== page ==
SPAIN — In a meeting with friends, we took up very important topics including communism, and the capitalist crisis of overproduction, but especially the fight against revisionism (capitalist ideas disguised as communist ideas). A comrade mentioned that, “In Peru you hear communist ideas a lot in the communities (for example, in the city of Ayacucho).” She mentioned that “in years past the group Sendero Luminoso organized university students and farm workers against the exploiters.” She had been a member of the group.

But the following question arose, “Why, if communism is good, was the USSR destroyed? Is it because people can’t have higher political understanding?” I answered, “At this time, capitalism has many weapons to divide the working class and to push the lie that communism was a disaster, but that’s not true and we communists in the PLP know it. Socialism failed in the USSR, not communism.” I explained that when a group fights for reforms (like Sendero Luminoso, the FMLN, FSLN, and other revisionist groups in Latin America that fight for national liberation and socialism) they’ll never achieve communism because they keep capitalist ideas and practices. So she responded, “but then you want to tell me that in order for there to be communism, we need an armed revolution?” “Exactly,” I said.

In the study of dialectical materialism we know that the way to solve a contradiction is to intensify it. “So that water can become steam, the temperature has to rise high enough to a certain point, at which water is converted into something else –– steam,” I explained to my friends. “It’s the same with the struggle to destroy capitalism in order to build communism.”

I explained that we have to understand the law of the unity and struggle of opposites. I showed them that if we have one pencil, we can break it easily, but that if we put 20 pencils together, it’s much harder to break them. In the same way, we have to build the Party to unite the working class with communist ideas. She said I was right and that we needed to continue the discussion.

Another youth who is influenced by capitalist ideas continued to insist that communism is in the past and was simply a failure. I talked about the many good things that happened in the Soviet Union in education, health care, housing , etc. The workers lived better than they ever did under under capitalism! And they united to defeat Hitler’s fascism.

At the end, my Peruvian friend was very emotional because the discussion cleared up many questions and she wanted to keep talking. The other youth said he didn’t understand how any society could exist without money. I limited my remarks to the fact that a capitalist economy and a communist economy were completely different, opposites, and that to be able to understand this he first had to understand dialectical materialism and put it into practice. All of this was very useful, because we were able to show that we can fight for and build a communist system even though we’re contaminated with all these capitalist ideas.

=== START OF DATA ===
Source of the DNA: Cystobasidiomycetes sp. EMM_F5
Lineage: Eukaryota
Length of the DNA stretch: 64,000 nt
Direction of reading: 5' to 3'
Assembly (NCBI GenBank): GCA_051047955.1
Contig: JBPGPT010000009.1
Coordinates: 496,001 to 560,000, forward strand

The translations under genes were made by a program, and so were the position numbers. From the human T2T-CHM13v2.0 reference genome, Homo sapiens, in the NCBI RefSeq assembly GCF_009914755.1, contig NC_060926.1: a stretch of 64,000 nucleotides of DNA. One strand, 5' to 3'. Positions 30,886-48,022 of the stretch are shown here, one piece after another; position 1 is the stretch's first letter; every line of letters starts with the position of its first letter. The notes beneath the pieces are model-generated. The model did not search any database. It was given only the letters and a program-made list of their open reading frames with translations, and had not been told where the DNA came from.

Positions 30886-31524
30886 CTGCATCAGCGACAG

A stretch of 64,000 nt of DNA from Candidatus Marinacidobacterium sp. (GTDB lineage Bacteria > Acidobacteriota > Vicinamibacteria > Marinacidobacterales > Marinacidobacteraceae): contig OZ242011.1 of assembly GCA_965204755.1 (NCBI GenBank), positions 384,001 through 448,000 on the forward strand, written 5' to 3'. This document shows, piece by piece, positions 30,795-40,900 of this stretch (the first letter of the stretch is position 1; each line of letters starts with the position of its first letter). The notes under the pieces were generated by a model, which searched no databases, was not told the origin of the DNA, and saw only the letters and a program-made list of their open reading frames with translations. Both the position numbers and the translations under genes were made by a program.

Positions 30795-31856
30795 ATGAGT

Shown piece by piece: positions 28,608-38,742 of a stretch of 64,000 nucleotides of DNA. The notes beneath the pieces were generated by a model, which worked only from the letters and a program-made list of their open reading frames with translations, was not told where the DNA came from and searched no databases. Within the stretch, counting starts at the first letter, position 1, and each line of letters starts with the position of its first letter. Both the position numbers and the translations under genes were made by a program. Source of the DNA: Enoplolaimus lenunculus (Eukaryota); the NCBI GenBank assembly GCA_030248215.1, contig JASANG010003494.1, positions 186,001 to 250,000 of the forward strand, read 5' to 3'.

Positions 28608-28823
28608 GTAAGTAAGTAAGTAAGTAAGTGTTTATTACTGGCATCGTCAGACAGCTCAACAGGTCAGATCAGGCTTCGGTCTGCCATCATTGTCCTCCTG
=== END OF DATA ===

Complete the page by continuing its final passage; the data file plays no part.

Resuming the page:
Now I need more Party material to study and to distribute among friends in this part of the world. Now I see that there are many people interested in the communist ideas of the Progressive Labor Party and, in addition to the interesting articles in CHALLENGE, I need to give them material to use to study dialectical materialism. We must massively spread these ideas to establish a real communist system in which workers hold the reins of society.

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USSR, The First Workers’ State — How It Was Won, and Lost

When the Russian Revolution, and the Civil War that followed it, ended in 1921, the new workers’ state was in a state of exhaustion: largely destroyed, several million of its citizens killed, with a raging famine. Millions of homeless people wandered the land, and starvation was rampant. The worldwide typhus epidemic of 1919 had killed tens of thousands.

Seven years of war and invasion by Imperial Germany, then Poland, and all the Allied countries, including the U,S., Britain, France, and Japan, had created a culture of violence. Crime — robbery, murder, gangs — was everywhere. Armed bands from Poland raided border areas, robbed, raped, and killed, then fled back across the border. Industry and agriculture were almost at a standstill.

The Bolsheviks’ task was to build socialism/communism with the traumatized people in this devastated country. They had no blueprint, for it had never been done. No communist theorist — neither Marx and Engels, nor Lenin, nor any other — had ever thought the first workers’ state would look anything like this.